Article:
TOKYO – Japan’s central bank is prepared to carry out monetary policy adjustments designed to increase its flexibility and make life easier for financial institutions, sources told Nikkei.
During its two-day policy meeting starting Thursday, the Bank of Japan will study measures that would allow long-term interest rates to move in a slightly higher range of about 0.25% or so compared to 0. , 2% current. The idea is to keep interest rates low while encouraging the market to function normally, giving financial institutions the opportunity to increase revenues.
The bank would also abolish its goal of buying exchange-traded funds, now 6 trillion yen ($ 55 billion) per year, and instead promise to make such purchases only in times of market turmoil.
As news of the BOJ’s intentions spread on Thursday, the Japanese 10-year government bond yield rose to 0.115% at one point, 0.025% higher than the day before. The yen also rose against the dollar, while Japanese bank stocks rose.
Although the bank insists that it will continue with large-scale monetary easing to avoid deflation amid the COVID-19 pandemic, its current approach has posed some challenges, including affecting the profits of financial institutions and hampering the functions of the financial institution. market.
The BOJ said at its December meeting that it would conduct a policy review. The findings are expected to be released after the end of the meeting on Friday.
The current policy of easing focuses on controlling both short and long-term interest rates, inducing short-term rates to fall by 0.1% and long-term rates to remain stable at 0%. These goals will remain the same.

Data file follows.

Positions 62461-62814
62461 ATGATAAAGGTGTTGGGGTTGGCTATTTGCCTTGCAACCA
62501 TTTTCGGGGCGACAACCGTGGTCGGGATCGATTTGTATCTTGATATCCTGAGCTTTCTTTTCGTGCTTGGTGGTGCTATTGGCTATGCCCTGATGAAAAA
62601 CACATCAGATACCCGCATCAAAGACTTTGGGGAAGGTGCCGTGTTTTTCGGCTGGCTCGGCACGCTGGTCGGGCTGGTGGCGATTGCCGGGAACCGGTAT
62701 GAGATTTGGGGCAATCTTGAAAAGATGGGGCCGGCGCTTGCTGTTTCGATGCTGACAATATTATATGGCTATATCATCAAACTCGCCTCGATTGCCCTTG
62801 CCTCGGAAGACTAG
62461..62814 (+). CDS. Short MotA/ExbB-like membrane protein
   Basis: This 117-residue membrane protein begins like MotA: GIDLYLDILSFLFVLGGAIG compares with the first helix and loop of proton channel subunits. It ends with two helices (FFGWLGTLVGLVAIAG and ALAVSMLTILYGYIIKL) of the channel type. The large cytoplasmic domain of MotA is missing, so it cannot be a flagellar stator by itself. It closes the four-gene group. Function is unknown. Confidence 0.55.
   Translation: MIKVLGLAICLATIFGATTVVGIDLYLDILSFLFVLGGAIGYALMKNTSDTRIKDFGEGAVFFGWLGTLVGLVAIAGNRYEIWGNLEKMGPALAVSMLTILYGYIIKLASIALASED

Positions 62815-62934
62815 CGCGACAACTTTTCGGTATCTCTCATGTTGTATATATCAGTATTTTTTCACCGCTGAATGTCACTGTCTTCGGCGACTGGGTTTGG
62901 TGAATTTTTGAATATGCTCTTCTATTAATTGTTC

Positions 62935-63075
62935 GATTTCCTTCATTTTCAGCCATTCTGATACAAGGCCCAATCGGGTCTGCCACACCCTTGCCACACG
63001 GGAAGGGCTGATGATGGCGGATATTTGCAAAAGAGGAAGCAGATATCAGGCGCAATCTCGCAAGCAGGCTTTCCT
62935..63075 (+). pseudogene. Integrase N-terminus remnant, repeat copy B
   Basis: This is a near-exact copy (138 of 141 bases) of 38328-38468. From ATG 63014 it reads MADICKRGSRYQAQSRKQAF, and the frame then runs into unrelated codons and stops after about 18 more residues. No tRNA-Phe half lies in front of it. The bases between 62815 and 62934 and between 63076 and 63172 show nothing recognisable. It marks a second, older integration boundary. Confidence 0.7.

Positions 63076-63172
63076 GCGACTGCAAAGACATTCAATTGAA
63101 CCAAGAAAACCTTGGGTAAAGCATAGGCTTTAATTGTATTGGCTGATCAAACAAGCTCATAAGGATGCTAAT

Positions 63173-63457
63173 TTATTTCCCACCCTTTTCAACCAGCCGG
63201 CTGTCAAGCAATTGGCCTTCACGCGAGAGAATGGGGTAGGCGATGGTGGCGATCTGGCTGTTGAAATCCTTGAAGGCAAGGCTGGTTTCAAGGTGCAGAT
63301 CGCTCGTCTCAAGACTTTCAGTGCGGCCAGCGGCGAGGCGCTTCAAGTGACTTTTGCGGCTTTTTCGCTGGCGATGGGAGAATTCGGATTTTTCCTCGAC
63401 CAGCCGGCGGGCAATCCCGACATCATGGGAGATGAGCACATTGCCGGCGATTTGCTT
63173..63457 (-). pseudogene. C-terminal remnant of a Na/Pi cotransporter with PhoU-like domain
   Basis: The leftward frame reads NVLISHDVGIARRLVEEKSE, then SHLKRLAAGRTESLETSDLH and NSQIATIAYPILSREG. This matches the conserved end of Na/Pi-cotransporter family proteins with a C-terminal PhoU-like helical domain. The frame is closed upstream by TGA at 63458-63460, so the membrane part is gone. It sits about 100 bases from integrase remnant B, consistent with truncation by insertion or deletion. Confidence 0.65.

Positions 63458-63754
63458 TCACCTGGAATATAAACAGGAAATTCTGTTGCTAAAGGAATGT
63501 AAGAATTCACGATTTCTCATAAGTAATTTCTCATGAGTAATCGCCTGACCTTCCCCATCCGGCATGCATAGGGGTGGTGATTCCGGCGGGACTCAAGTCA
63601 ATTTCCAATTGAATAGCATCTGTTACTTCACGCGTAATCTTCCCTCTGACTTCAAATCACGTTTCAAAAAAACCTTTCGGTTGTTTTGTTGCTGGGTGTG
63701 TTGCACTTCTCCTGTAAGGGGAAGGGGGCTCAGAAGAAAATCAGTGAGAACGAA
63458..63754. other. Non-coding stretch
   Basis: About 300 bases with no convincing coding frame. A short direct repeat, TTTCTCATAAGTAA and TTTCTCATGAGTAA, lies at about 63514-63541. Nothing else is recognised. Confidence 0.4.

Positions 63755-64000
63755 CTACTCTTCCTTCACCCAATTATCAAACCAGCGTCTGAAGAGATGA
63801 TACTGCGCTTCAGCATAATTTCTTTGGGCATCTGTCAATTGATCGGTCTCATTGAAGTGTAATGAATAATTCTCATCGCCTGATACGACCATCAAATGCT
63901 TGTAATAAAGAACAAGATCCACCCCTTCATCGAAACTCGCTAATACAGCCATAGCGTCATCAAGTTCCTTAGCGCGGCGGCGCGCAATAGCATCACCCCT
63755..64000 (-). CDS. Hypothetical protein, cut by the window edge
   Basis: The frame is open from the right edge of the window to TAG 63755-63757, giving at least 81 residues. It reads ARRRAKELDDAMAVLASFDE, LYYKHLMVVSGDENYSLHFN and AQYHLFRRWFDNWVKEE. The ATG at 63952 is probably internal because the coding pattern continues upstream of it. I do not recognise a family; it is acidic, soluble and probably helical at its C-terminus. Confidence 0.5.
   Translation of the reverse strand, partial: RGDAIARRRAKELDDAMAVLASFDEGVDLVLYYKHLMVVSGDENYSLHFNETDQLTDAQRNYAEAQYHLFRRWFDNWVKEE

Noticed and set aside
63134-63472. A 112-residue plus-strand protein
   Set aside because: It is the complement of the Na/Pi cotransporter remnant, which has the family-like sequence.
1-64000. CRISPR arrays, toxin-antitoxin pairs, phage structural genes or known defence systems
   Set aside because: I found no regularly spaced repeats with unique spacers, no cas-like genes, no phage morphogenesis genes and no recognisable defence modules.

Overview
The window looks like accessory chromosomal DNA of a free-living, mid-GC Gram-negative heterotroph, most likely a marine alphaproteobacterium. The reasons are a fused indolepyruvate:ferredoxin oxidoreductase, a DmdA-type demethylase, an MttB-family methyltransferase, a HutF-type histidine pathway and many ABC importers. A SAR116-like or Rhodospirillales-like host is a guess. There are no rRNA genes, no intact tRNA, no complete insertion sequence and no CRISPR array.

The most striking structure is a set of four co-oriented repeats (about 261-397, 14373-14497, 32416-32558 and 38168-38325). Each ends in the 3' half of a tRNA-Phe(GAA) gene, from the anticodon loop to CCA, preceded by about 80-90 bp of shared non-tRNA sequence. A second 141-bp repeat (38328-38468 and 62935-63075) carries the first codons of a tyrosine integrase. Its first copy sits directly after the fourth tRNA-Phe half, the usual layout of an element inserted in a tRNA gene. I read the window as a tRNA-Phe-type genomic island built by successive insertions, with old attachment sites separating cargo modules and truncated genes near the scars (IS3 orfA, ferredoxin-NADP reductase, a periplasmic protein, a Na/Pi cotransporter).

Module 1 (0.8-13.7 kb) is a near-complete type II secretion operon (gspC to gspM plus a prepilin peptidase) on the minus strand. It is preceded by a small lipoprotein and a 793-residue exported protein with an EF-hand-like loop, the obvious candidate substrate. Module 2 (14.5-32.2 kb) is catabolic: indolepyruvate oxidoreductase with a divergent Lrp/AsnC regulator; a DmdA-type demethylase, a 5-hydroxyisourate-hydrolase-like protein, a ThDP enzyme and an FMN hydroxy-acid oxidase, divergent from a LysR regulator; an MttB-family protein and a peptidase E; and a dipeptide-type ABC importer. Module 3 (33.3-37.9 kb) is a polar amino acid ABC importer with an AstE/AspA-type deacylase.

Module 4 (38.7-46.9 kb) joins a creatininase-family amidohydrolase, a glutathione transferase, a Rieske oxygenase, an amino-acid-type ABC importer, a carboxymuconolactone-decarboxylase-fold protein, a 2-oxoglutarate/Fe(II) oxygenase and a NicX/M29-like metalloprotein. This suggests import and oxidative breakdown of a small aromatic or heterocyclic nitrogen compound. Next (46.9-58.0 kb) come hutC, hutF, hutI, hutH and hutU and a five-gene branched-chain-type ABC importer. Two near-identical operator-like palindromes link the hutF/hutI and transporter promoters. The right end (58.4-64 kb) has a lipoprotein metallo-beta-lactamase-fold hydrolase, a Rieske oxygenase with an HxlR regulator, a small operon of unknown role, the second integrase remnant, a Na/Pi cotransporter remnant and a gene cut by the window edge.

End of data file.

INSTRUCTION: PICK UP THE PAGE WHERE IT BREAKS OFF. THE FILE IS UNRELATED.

To manage long-term rates, the BOJ buys government bonds to limit fluctuations in 10-year yields within a band of approximately plus or minus 0.2%. The planned policy change would allow a little more room for maneuver.
As for asset purchases, the bank initially buys about 6 trillion yen, or up to 12 trillion yen, in ETFs per year. The 6 trillion yen target would be removed from its policy, avoiding a situation where the BOJ is forced to make purchases when prices are high, but allowing it to buy large volumes if prices plummet.
The BOJ has a similar policy of buying real estate investment funds worth 90 billion yen annually, in principle, or up to 180 billion yen. This 90 billion yen target would also be removed.
Allowing more flexibility in interest rates would create more opportunities for banks to profit from buying and selling government bonds. In times of economic recovery, super long-term rates of more than 10 years often rise, improving conditions for asset managers such as insurers and pension funds. An assessment by the BOJ found that even a band as wide as 0.5% or so around the long-term target would not compromise the effectiveness of its easing policy.
Short-term rates will remain at the current 0.1% and could be lowered further if necessary, for example during periods of yen appreciation.
Low interest rates require policies to offset risks, as banks tend to be more cautious about lending. At the same time, despite signs of improvement, the BOJ still expects the economy and property prices to recover slowly. Market prospects also remain uncertain, after long-term rate hikes in the United States sent stocks tumbling.